Last update:

Author's page

György SPIRÓ
( 1946 )

» The X-es (1981)
» Dreaming for you (1987)
» Chickenhead (1987)
» The Kingfisher (2001)
» Captivity (2005)


1946 born in Budapest
1963-70 studies in Hungarian, Russian and Serbo-Croatian philology at Eötvös Loránd University, Budapest
1971 editor for the Corvina Publishing House, teacher at the Film and Drama School in Budapest
1978-81 researcher for the Hungarian Academy of Science
1992-95 director of the Szigligeti Theatre, Szolnok

His prizes:
1975 Prize for the Best First Volume, 1982 Attila József Prize, 1987 Theatre Critics' Prize, 1988 Book of the Year Prize, 1990 Erzsébet Prize, 1993 Tibor Déry Prize, 1994 Imre Madách Prize, 1996 First Prize of the Playwright Competition; First Prize of Drama Competition of the Attila József Theatre; Silver Spear Prize, 1997 Széchenyi professor's grant, Ernő Szép Prize, 1998 Laurel Wreath, Best Hungarian Play, 2006 Kossuth Prize

The X-es

„The novel is set in Warsaw of the late 1810s, capital of the Congress Kingdom, ostensibly independent but in effect under the rule of the Russian Empire. ... It is a theatrical novel in that it is set within the sphere of rehearsals, premieres, scandals and bans on plays; it is a political novel in that it shows how art and politics are inextricably intertwined in Eastern Europe; it is a documentary novel in that it draws on theatrical criticism of the day in practically unchanged form; but above all, it is a novel about the life of a great actor [Wojciech Boguslawski], who could not die except as a victor and playing a role.” (György Spiró)

Dreaming for you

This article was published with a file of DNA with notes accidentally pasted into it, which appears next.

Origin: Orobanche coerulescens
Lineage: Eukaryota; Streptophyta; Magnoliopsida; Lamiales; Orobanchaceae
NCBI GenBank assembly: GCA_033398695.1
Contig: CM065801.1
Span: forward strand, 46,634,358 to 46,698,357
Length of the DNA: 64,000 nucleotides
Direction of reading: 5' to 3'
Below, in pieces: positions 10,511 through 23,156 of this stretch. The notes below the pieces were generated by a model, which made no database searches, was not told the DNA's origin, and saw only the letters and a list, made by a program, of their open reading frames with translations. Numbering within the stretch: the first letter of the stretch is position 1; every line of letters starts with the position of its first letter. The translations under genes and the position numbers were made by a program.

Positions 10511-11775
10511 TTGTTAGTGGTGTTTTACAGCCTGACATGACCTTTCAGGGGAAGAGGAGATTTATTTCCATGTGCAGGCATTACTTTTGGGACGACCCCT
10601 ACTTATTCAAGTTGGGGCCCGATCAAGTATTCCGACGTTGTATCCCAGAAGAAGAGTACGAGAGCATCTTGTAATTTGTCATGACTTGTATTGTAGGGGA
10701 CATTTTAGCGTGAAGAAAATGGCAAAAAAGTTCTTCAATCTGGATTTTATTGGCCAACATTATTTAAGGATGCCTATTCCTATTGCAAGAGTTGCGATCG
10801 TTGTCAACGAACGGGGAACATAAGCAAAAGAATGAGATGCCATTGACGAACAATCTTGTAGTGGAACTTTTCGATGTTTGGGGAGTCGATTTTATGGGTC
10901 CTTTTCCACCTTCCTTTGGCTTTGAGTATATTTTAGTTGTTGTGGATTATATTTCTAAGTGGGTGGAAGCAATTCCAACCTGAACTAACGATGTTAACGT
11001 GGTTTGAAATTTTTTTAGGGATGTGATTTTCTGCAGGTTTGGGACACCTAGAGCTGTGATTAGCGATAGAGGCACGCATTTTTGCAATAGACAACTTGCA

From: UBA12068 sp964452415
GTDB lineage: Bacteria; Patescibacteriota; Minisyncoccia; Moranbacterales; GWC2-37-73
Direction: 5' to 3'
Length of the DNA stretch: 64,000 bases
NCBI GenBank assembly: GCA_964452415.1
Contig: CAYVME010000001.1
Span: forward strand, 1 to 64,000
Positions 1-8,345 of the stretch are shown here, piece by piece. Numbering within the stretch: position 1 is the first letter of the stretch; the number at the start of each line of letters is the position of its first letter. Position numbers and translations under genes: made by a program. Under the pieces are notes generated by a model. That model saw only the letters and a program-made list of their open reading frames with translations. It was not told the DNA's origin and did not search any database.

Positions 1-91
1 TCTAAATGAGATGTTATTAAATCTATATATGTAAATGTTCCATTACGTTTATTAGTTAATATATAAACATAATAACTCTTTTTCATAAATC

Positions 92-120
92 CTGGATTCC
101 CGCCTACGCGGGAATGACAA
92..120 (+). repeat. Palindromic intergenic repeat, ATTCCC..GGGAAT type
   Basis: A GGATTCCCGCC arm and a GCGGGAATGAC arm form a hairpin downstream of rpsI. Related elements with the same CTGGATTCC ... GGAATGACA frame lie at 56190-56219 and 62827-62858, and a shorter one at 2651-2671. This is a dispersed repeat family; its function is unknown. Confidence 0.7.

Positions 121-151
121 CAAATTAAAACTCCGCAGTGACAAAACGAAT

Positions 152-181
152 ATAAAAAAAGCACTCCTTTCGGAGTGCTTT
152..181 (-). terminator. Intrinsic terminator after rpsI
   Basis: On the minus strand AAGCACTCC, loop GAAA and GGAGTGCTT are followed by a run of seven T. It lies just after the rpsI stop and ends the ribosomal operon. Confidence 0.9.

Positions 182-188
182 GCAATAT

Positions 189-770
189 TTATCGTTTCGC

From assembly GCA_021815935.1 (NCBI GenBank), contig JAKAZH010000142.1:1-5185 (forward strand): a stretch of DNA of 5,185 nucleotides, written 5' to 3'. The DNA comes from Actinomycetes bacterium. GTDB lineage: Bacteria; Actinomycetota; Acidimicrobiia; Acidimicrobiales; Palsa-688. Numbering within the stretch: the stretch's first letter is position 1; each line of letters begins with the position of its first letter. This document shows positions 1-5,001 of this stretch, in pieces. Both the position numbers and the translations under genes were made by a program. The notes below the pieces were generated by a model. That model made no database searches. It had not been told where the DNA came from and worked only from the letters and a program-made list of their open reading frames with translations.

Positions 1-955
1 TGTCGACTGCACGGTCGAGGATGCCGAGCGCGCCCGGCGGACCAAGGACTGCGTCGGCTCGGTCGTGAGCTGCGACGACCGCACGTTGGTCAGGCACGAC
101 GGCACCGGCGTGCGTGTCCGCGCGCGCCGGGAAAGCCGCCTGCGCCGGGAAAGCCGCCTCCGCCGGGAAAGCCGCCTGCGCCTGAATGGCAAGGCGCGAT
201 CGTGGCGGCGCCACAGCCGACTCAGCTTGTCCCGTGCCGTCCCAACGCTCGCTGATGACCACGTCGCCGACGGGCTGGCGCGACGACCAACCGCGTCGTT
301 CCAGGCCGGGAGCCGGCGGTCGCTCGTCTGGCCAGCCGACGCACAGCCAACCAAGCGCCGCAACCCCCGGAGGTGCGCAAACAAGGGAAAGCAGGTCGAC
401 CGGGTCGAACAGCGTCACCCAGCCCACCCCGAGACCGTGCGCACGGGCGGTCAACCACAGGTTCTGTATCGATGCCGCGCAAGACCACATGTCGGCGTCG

Spiró is not only an outstanding novelist but also an excellent playwright (his drama Chickenhead was perhaps the most memorable play of the Eighties, which caused a great uproar because of its frequent resort to degraded grammar and four-letter words) , essayist (he is the author of an important work of theatre history about multiple roles in Shakespeare) as well as short-story writer. This collection of short stories was originally published in 1987, but in 2000 was completed by five short stories from the volume T-boy (Madness) and eight new stories. Both editions begin with the story ’Utopia,’ about a survivor of the second world war who, against all the odds, still wishes to become a father and thus secretly pricks pinholes in the condoms he uses. The second story is about a small boy, supposedly the father’s son, whose natural creativity is systematically crashed by both family and school. The stories continue in a similar chronological manner, seemingly linked by the same bitterly objective voice, that of the narrator relating some kind of real or imagined autobiography, with stories of initiations, love, death, revolution, travels, fathers, mothers, lovers and strange dreams. The author (called ’Author’ in some stories) is never overcome by his emotions and allows the reader (apostrophized as ’Reader’ in the closing story) to understand the events. The title story, for example, is not a romantic tale but a sharp and sad story about the death of a father who, before his death, dreams a story for his son, the writer, but is not given the opportunity to tell it.